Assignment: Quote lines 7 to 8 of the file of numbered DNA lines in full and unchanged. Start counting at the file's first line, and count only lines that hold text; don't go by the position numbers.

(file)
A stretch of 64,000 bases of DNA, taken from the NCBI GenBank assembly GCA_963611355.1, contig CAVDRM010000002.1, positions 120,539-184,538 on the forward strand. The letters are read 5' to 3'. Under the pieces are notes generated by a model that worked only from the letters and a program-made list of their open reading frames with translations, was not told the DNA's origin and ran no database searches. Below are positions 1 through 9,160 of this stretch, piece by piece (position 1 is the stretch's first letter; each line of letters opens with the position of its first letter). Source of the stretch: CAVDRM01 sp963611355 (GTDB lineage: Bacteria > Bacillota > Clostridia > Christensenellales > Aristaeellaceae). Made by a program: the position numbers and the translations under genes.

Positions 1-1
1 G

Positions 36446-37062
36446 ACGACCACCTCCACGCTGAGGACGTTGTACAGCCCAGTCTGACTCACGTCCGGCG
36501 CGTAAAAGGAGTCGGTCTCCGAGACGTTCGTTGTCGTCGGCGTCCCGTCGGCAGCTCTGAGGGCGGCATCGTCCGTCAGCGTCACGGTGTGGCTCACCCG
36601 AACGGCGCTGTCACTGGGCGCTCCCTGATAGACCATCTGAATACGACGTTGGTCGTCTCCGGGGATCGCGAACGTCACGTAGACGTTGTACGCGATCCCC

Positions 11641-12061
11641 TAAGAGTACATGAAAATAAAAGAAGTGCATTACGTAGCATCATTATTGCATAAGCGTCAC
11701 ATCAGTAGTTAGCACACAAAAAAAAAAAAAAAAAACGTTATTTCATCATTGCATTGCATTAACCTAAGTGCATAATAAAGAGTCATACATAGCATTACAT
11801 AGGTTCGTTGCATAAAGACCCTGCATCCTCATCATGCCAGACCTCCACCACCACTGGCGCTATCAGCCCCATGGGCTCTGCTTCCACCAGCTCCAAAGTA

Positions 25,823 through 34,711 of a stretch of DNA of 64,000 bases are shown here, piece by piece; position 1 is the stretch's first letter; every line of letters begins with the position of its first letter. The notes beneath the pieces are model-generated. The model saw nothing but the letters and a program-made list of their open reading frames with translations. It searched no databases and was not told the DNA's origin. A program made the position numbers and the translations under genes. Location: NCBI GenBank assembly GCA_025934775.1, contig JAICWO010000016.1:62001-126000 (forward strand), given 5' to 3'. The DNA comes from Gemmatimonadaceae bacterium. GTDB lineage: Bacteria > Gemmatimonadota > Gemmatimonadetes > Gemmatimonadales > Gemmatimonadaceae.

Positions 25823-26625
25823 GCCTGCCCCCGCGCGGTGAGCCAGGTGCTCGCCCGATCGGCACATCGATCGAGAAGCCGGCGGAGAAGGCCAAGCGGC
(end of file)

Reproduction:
36601 AACGGCGCTGTCACTGGGCGCTCCCTGATAGACCATCTGAATACGACGTTGGTCGTCTCCGGGGATCGCGAACGTCACGTAGACGTTGTACGCGATCCCC

Positions 11641-12061